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Driver messages that drive you crazy

Q: I keep getting a window popping up on my laptop, which is running Windows 10. It says I have outdated drivers, with an offer to update them for a price. How can I find out if I really do have outdated drivers? How do I know if the window is a legitimate offer or a scam?

A: While free driver utility programs are available online, any aggressive pop-up window that points out supposed issues with your computer and then offers to fix them for a price is trying to take advantage of you. Some of these offers may not be outright scams, but they are trying to make a quick buck by doing something you can do yourself for free. Persistent pop-ups shilling products can also indicate your computer has a spyware or adware infection and needs anti-malware software.

Windows 10 automatically downloads and installs new versions of your driver software through Windows Update, the same system tool that downloads and installs system updates and monthly security patches pushed out by Microsoft. If you have trouble with a certain hardware device (even after an update), you can try manually updating the driver to try to fix the problem.

To update a driver yourself, press the Windows and X keys and select Device Manager from the menu that appears. In the Device Manager window, click a hardware category to open the list, right-click the name of the problematic device and choose Update Driver.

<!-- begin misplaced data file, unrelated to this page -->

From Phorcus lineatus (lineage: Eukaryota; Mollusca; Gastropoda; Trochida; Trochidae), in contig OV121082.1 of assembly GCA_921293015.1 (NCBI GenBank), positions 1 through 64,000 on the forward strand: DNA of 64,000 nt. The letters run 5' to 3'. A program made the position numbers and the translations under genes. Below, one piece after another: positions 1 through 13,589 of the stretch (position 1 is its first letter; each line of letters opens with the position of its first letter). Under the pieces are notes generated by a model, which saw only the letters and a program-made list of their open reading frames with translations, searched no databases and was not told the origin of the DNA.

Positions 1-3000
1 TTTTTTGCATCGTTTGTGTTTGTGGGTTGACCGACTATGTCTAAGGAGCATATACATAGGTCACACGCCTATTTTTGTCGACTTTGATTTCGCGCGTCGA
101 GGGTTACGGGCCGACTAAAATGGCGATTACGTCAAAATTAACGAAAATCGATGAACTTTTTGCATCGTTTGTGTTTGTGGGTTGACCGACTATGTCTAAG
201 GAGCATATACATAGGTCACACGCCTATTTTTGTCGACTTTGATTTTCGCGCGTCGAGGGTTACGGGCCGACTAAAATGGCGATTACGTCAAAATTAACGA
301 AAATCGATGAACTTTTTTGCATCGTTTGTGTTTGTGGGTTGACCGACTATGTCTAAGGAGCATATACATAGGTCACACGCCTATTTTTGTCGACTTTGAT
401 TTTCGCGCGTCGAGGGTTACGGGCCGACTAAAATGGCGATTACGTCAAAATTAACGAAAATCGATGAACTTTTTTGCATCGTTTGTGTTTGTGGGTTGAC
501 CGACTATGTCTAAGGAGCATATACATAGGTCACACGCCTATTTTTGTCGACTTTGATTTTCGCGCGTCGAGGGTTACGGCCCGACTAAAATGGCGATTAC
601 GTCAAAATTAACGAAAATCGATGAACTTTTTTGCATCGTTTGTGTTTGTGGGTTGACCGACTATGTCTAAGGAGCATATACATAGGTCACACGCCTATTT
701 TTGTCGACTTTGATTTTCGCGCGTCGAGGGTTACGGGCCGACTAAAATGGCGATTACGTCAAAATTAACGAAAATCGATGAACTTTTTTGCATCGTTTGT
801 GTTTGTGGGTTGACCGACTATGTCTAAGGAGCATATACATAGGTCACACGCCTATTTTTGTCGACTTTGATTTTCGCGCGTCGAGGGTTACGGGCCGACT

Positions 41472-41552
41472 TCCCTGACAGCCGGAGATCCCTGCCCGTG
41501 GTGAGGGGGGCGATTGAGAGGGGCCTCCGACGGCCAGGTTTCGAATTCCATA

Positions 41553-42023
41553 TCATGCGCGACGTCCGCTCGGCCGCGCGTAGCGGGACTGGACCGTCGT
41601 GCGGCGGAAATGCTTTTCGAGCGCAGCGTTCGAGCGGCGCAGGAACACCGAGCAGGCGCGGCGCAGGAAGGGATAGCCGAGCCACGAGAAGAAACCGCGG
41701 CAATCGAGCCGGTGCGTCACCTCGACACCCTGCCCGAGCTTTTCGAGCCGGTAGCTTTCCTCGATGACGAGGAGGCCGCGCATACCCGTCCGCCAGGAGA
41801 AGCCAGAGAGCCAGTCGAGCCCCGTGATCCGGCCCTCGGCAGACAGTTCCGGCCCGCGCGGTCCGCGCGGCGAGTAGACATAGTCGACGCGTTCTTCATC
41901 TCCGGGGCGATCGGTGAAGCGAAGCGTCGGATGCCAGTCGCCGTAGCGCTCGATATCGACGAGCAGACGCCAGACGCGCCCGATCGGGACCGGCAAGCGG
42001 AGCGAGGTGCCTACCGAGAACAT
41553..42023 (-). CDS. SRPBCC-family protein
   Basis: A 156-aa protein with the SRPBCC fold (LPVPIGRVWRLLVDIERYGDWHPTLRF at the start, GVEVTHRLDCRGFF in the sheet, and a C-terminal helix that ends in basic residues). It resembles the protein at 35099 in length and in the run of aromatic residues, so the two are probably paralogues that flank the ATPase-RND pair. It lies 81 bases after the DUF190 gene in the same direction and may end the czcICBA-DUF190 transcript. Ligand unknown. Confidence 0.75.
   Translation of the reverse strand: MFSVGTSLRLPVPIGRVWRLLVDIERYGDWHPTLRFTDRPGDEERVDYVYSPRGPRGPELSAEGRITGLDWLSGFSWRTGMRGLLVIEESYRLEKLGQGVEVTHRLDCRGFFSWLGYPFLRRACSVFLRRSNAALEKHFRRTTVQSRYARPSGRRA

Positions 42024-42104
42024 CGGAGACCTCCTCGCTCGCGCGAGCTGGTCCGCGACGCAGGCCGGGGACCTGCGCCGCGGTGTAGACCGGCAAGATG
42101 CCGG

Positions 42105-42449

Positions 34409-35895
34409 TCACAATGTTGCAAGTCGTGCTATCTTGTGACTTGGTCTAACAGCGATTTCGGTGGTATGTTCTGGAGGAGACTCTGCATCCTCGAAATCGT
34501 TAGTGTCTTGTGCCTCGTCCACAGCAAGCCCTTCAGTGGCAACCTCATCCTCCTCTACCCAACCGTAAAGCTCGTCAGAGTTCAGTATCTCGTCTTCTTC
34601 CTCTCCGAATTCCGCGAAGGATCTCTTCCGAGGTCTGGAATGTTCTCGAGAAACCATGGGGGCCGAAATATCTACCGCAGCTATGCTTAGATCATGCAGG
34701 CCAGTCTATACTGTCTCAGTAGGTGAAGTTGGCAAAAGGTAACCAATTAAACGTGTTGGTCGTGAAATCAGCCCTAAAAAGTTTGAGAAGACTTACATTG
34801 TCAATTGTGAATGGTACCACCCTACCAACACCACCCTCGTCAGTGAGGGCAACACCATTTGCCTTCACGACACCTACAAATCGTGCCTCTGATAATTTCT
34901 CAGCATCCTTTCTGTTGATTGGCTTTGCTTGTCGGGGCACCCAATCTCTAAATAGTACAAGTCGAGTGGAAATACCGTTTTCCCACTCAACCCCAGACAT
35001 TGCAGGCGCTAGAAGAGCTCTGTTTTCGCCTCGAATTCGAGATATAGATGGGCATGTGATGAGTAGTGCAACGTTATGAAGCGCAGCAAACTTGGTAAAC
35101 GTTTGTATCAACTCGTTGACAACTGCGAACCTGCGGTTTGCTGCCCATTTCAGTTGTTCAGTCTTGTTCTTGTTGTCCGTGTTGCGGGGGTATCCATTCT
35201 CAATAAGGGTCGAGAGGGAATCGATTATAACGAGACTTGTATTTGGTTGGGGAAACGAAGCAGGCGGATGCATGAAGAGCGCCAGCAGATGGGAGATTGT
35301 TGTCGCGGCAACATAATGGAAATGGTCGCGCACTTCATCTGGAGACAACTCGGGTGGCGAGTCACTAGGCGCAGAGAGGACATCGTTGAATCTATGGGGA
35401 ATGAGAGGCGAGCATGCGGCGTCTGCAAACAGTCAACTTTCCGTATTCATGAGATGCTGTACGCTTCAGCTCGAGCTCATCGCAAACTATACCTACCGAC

If you still have issues after updating, return to the Device Manager, choose Uninstall Device from the menu and restart the PC; Windows will try to reinstall a new copy of the driver itself. You can also find driver software on the device manufacturer’s website.

How to Make Sure a Website Is Secure

Q: I was browsing online and noticed a small letter “i” in a circle. What does that mean? I use the Chrome browser.

A: The web is full of sites that do not use the strongest security; some browsers — including Google Chrome and Mozilla Firefox — now warn users when the page they are visiting may put their information at risk. In Chrome, that “i” symbol indicates a site may not be secure because it is using an unencrypted connection. When you click the “i” on the left side of the Chrome address bar, you can see more information about the site, adjust some settings and possibly see a security warning.

As you may have noticed from online shopping, sites with secure connections use a form of the HyperText Transfer Protocol Secure technology to encrypt data between their web servers and your computer; this helps protect your credit-card number and other personal information from being intercepted by someone else. These sites also have a security certificate from a presumably trusted authority that verifies the website’s identity and protects it from being modified. You typically see a padlock icon and a URL that starts with https:// when you have a secure connection.

Chrome labels sites that use a plain HyperText Transfer Protocol connection (http://) without the encryption factor as “nonsecure,” because a third party could intercept your information — or the site could be masquerading as something else; try adding an “s” to the end of the http:// prefix to see if the site has a secure version. Sites that Google considers dangerous because of major security lapses or possible malicious intent get a red-alert triangle in the address box, and sometimes a full-page warning.

Google announced in September that it was “moving towards a more secure web” and Mozilla recently added insecure password warnings to the Firefox browser. Many sites around the web (including and other news organizations) have also switched to https:// connections.